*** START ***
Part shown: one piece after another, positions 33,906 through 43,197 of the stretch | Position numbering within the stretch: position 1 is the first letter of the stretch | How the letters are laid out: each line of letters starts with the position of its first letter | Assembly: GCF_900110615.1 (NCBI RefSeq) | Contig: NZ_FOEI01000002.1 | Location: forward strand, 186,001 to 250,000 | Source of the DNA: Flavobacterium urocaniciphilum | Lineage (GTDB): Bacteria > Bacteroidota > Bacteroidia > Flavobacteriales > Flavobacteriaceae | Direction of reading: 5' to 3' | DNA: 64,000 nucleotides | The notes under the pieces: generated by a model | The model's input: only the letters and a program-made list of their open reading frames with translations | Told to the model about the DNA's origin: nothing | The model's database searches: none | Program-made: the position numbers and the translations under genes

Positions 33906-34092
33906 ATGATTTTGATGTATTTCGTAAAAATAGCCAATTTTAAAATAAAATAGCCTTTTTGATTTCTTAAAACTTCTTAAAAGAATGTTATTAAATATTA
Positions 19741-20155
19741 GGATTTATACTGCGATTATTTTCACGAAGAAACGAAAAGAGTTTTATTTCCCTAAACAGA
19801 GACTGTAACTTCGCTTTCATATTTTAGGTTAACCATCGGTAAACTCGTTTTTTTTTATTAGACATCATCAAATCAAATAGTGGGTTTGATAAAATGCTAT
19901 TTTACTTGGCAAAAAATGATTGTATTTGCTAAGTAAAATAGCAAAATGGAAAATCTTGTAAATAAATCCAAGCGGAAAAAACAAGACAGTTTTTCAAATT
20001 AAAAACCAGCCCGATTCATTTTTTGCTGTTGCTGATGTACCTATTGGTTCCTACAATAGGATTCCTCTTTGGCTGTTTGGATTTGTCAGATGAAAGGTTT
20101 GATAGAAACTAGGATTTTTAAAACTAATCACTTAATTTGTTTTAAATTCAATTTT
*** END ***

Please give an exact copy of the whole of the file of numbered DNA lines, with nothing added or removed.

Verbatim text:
Part shown: one piece after another, positions 33,906 through 43,197 of the stretch | Position numbering within the stretch: position 1 is the first letter of the stretch | How the letters are laid out: each line of letters starts with the position of its first letter | Assembly: GCF_900110615.1 (NCBI RefSeq) | Contig: NZ_FOEI01000002.1 | Location: forward strand, 186,001 to 250,000 | Source of the DNA: Flavobacterium urocaniciphilum | Lineage (GTDB): Bacteria > Bacteroidota > Bacteroidia > Flavobacteriales > Flavobacteriaceae | Direction of reading: 5' to 3' | DNA: 64,000 nucleotides | The notes under the pieces: generated by a model | The model's input: only the letters and a program-made list of their open reading frames with translations | Told to the model about the DNA's origin: nothing | The model's database searches: none | Program-made: the position numbers and the translations under genes

Positions 33906-34092
33906 ATGATTTTGATGTATTTCGTAAAAATAGCCAATTTTAAAATAAAATAGCCTTTTTGATTTCTTAAAACTTCTTAAAAGAATGTTATTAAATATTA
Positions 19741-20155
19741 GGATTTATACTGCGATTATTTTCACGAAGAAACGAAAAGAGTTTTATTTCCCTAAACAGA
19801 GACTGTAACTTCGCTTTCATATTTTAGGTTAACCATCGGTAAACTCGTTTTTTTTTATTAGACATCATCAAATCAAATAGTGGGTTTGATAAAATGCTAT
19901 TTTACTTGGCAAAAAATGATTGTATTTGCTAAGTAAAATAGCAAAATGGAAAATCTTGTAAATAAATCCAAGCGGAAAAAACAAGACAGTTTTTCAAATT
20001 AAAAACCAGCCCGATTCATTTTTTGCTGTTGCTGATGTACCTATTGGTTCCTACAATAGGATTCCTCTTTGGCTGTTTGGATTTGTCAGATGAAAGGTTT
20101 GATAGAAACTAGGATTTTTAAAACTAATCACTTAATTTGTTTTAAATTCAATTTT